The effect of gendered occupational titles on perceptions of peers’ and potential clients

Last registered on October 05, 2022

Pre-Trial

Trial Information

General Information

Title
The effect of gendered occupational titles on perceptions of peers’ and potential clients
RCT ID
AEARCTR-0010169
Initial registration date
October 04, 2022

Initial registration date is when the trial was registered.

It corresponds to when the registration was submitted to the Registry to be reviewed for publication.

First published
October 05, 2022, 11:29 AM EDT

First published corresponds to when the trial was first made public on the Registry after being reviewed.

Locations

There is information in this trial unavailable to the public. Use the button below to request access.

Request Information

Primary Investigator

Affiliation
Research Institute for the Evaluation of Public Policies, Trento

Other Primary Investigator(s)

PI Affiliation
Research Institute for the Evaluation of Public Policies, Trento
PI Affiliation
Research Institute for the Evaluation of Public Policies, Trento
PI Affiliation
Research Institute for the Evaluation of Public Policies, Trento

Additional Trial Information

Status
In development
Start date
2022-10-05
End date
2022-12-31
Secondary IDs
Prior work
This trial does not extend or rely on any prior RCTs.
Abstract
Growing attention has been given to the association between gendered language and labour market outcomes for women, as across countries a clear negative correlation emerges between those languages that allow for a gender declination and women’s average status in the labour market (Jakiela and Ozier, 2019). However, the extent to which gendered language impacts negatively the labour market outcomes of women is still uncertain. Research effort, mainly in the field of social psychology, has been devoted to understanding the potential detrimental effects of using feminine job titles on the evaluation of female professionals. It has been shown, for example, that female professionals with a feminine job titles receive less favourable evaluations than both male professionals and female professional with a masculine job title (Formanowicz and Sczesny, 2016) and are perceived by men as less warm and less competent, with the consequence of having a lower chance of being employed (Budziszewska et al., 2014). We study this phenomenon in the case of Italy, a country with comparatively low female labour market outcomes, and Italian, a language that requires a gender declination, in a setting of high-skilled professionals working in a relatively wealthy region. In our sample, a significant portion of female professionals in different occupations employ the male declination in their professional life, as this is seen as a way to avoid gender stereotypes and gender discrimination. To test whether this mechanism is at play, we run a vignette study on a sample of high-skilled workers where different (female) professional figures for a specific profession are randomly presented in different scenarios, either as potential colleagues or service-providers, with the female or male gender-declination of the professional title. We measure whether the same individual, with the same observable characteristics, is ranked lower from potential colleagues or clients when presented with the female declination of the professional title.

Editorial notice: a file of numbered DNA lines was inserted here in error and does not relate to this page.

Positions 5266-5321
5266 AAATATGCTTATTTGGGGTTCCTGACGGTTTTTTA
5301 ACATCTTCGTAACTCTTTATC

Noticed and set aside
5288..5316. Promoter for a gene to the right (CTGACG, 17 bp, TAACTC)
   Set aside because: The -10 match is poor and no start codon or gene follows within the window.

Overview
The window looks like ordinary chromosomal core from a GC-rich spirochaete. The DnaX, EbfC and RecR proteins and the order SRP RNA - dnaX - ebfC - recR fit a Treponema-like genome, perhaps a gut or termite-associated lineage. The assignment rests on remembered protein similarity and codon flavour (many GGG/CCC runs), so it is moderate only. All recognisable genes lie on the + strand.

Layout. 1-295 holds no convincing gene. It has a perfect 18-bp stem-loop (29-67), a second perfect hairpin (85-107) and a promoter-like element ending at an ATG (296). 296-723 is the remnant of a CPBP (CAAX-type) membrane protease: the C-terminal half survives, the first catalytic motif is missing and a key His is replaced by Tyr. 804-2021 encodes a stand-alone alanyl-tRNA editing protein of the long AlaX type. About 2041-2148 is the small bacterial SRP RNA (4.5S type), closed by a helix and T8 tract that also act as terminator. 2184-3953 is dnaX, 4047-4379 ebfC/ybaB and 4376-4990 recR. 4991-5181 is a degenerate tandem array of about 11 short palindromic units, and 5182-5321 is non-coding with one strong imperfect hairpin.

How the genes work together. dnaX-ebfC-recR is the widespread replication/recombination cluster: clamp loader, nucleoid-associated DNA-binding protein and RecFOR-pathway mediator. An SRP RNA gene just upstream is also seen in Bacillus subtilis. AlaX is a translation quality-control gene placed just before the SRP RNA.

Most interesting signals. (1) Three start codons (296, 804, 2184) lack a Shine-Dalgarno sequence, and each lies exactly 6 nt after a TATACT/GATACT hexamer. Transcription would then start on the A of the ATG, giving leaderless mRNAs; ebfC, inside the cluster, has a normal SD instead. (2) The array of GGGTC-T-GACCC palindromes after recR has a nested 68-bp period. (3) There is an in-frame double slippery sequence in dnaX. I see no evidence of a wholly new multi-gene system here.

External Link(s)

Registration Citation

Citation